In-law suite restrictions, Main Street revitalizations in Abington’s new zoning proposals
By Jack Firneno
Wire Staff Writer
Abington’s proposed zoning updates include provisions for regulating “in-law suites” and incentives for businesses on some corridors to provide grass and hedge buffers for sidewalks.
Last week, Steven Kline of the Zoning Ordinance Committee presented a draft for the new Abington Zoning Ordinance to the township’s planning commission. While no decisions were scheduled to be made, the Board of Commissioners was given an overview and the chance to question the recommendations.
The purpose of rewriting the zoning code, said Kline, was to increase revenue in Abington, maintain the quality of the properties and ensure the housing is “tailored to the population.”
That means, in part, addressing “in-law suites,” or smaller, accessory apartments or dwellings attached to a house.
Due to economic downturns, explained Kline, more homeowners in Abington are building accessory dwellings for older family members or to accommodate young adults who have returned or plan to continue living at home.
The zoning draft proposes that homeowners seek approval for new structures. The dwellings would be allowed to have only one bedroom and only family members as residents. And, children would not be allowed to live in them.
“It’s not meant to be used as just a rental,” explained Kline.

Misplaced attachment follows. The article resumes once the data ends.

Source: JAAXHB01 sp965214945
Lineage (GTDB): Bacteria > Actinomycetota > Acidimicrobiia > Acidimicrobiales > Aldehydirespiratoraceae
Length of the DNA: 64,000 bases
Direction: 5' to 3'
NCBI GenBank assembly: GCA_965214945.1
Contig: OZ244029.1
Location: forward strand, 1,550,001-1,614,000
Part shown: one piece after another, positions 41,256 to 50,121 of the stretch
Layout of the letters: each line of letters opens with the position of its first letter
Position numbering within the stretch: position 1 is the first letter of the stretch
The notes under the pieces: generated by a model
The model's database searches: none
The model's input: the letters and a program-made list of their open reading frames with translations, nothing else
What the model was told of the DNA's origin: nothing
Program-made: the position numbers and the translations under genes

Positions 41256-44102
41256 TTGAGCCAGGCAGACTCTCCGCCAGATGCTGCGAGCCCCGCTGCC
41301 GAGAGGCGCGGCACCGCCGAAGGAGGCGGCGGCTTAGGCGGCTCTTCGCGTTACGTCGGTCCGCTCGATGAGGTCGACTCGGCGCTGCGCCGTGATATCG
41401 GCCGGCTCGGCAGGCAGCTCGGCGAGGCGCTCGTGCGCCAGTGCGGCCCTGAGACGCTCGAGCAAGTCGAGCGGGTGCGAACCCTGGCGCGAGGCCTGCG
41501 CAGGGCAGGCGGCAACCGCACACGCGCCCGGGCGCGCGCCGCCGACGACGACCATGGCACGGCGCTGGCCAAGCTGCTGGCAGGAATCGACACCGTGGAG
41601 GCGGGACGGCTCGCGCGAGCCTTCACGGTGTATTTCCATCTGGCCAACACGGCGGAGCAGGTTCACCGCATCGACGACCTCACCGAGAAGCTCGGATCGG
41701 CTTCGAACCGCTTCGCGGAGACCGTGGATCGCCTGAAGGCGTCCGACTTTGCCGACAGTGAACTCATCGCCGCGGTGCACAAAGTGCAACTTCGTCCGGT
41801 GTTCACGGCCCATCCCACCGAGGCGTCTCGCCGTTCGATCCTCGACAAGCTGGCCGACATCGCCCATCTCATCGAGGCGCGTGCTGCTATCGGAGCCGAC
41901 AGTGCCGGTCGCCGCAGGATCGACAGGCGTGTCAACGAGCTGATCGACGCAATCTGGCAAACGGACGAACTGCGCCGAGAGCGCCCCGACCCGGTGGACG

The Commission also proposed incentives for businesses along certain corridors to add buffer areas to sidewalks and modify entrances to parking lots.
The changes would “encourage more attractive development so you can feel like you’re in a main street area,” said Kline.
These areas would be in the northern section of Old York Road and commercial areas on Easton Road along with smaller pockets on Jenkintown Road, North Hills, Limekiln Pike and Township Line Road.
Here, sidewalks should have a strip of grass separating them from the street and hedges between the sidewalk and parking lots.
Similarly, buildings with shared lots would be encouraged to use one combined curb cut instead of two separate entrances. While not mandated, this would allow easier access to the lot.
Businesses that adopt these changes could be offered reduced parking requirements, or allowed more height on their buildings.
“They’re incentives that make the property slightly more viable without giving away too much,” said Kline.
These changes are part of the effort to overhaul and update the zoning guidelines for Abington. The draft is available for review on the township’s website.
Along with recent informal workshop sessions in Abington, this meeting was part of the first step toward adopting new zoning ordinances. Kline estimates the process will take between eight to 12 months to finalize the document and have it approved.
The vetting process will include televised meetings, public comment opportunities and workshops before the Board of Commissioners can review a final draft.